Why Grammar Still Matters

Grammar Still Matters

Language is an evolving entity and the meanings of words change. However, use of punctuation and grammar also changes the meaning of what you are trying to say in a big way. Today, we will discuss a few common errors.

#1: The Apostrophe.

Do you know the difference between “who’s” and “whose?” How about “it’s” and “its?” The difference is that one is a contraction, and is used to mark an omission, and the latter shows possession. Who’s and it’s are both contractions: two words that have been shortened through the use of an apostrophe where letters have been removed. “Who’s” is short for “who is” whereas “it’s” is short for “it is.” On the other hand, “whose” and “its” show possession. For example, “Whose bicycle is this?”

However, showing possession can also be done with an apostrophe. For instance, if you wanted to write the sentence “Dan is the owner of that bicycle” using a possessive apostrophe, you could write, “That is Dan’s bicycle.”

One instance in which an apostrophe is not needed, but people often use it, is within pluralization. The sentence, “That is way too many Volkswagen’s,” is incorrect. This sentence indicates that a Volkswagen possesses something. The correct way to write that sentence is by simply adding an s to the word Volkswagen, making it multiple Volkswagens. I.e., “That is way too many Volkswagens.”

#2: The Comma.

The comma can be a tricky thing. However, it is easiest to think of it as something that separates parts of a sentence. In addressing an individual, use a comma to separate the person’s name within that sentence. Here’s an excellent illustration of this idea:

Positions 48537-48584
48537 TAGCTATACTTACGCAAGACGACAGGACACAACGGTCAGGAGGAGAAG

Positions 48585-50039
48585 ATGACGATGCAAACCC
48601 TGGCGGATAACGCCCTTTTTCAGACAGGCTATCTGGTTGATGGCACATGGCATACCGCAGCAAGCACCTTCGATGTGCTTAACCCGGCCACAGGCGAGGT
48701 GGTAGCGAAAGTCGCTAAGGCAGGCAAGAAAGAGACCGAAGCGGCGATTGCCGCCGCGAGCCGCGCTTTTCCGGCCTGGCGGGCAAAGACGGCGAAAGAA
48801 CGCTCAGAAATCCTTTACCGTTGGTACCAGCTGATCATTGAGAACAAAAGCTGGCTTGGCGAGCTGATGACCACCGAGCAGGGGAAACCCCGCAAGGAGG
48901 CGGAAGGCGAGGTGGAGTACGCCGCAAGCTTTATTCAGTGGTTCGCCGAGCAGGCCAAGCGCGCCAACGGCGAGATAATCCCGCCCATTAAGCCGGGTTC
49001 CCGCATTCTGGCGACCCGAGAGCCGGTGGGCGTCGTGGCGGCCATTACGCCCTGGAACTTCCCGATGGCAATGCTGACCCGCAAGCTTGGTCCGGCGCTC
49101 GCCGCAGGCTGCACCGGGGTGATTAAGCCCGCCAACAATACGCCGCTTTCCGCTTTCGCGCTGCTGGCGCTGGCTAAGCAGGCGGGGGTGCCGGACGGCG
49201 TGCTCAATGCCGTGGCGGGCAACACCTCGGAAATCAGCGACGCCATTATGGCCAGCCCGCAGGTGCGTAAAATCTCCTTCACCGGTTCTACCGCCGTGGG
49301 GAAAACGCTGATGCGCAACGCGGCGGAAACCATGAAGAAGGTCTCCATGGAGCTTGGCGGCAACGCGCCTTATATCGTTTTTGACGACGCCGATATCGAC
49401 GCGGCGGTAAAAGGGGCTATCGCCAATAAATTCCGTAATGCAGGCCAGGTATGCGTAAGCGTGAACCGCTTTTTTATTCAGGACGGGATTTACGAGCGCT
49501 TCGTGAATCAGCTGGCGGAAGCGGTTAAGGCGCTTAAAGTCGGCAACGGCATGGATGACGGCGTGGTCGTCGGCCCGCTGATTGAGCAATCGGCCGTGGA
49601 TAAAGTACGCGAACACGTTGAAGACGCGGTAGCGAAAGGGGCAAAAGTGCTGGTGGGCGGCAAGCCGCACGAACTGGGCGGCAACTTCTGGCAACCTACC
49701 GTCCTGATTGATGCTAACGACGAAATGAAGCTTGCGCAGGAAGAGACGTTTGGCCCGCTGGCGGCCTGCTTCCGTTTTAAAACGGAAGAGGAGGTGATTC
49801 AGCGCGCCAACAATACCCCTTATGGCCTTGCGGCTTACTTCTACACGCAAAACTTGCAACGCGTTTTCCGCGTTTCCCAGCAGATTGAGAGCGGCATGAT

Another use of the comma can be to separate items in a list of things. Here’s an excellent illustration of this notion:

Punctuation Matters

These are not the only ways that commas can be utilized, but they are two of the most common ways in which their misuse dramatically alters the meaning of a sentence. If you still don’t believe that punctuation matters, consider this anecdote:

Grammar - It MattersWords, punctuation, & context are all extremely powerful things. Take an extra moment to choose them wisely. Please. Still not convinced? Read this statement – it should be cringeworthy enough to make you reconsider.

Bad Sentence

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Shelley Graff

Shelley Graff is a Content Marketing Specialist for Affinitiv (formerly Dealer Product Services). Following completion of her Master’s in Communication, Shelley discovered a passion in designing quality, original creations for the digital realm. In her personal life, Shelley’s interests include indie music, muscle cars, the animal kingdom, photography, philosophy and foreign horror movies. Her hero is Mark Twain.

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